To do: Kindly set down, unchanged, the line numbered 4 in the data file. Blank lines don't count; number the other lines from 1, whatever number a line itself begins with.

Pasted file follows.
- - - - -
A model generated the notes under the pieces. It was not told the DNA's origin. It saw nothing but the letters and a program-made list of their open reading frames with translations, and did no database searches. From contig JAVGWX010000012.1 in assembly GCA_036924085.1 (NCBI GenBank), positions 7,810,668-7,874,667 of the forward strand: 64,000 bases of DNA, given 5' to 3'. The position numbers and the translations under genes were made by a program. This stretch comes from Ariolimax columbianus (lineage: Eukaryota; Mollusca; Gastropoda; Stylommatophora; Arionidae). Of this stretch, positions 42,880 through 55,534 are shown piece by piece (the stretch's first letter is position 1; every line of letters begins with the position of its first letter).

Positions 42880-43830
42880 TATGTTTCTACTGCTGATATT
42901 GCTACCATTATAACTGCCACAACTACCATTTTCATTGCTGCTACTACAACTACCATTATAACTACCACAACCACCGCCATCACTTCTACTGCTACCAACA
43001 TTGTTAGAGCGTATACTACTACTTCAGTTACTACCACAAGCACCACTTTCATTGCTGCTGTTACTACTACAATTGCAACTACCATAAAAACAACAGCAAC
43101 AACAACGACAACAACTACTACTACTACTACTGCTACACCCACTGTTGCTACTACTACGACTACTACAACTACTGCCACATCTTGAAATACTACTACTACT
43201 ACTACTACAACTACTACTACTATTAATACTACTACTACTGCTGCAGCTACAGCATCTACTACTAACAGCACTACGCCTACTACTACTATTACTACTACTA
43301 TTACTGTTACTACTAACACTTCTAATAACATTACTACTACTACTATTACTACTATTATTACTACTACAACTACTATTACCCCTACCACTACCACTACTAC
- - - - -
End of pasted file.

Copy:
42901 GCTACCATTATAACTGCCACAACTACCATTTTCATTGCTGCTACTACAACTACCATTATAACTACCACAACCACCGCCATCACTTCTACTGCTACCAACA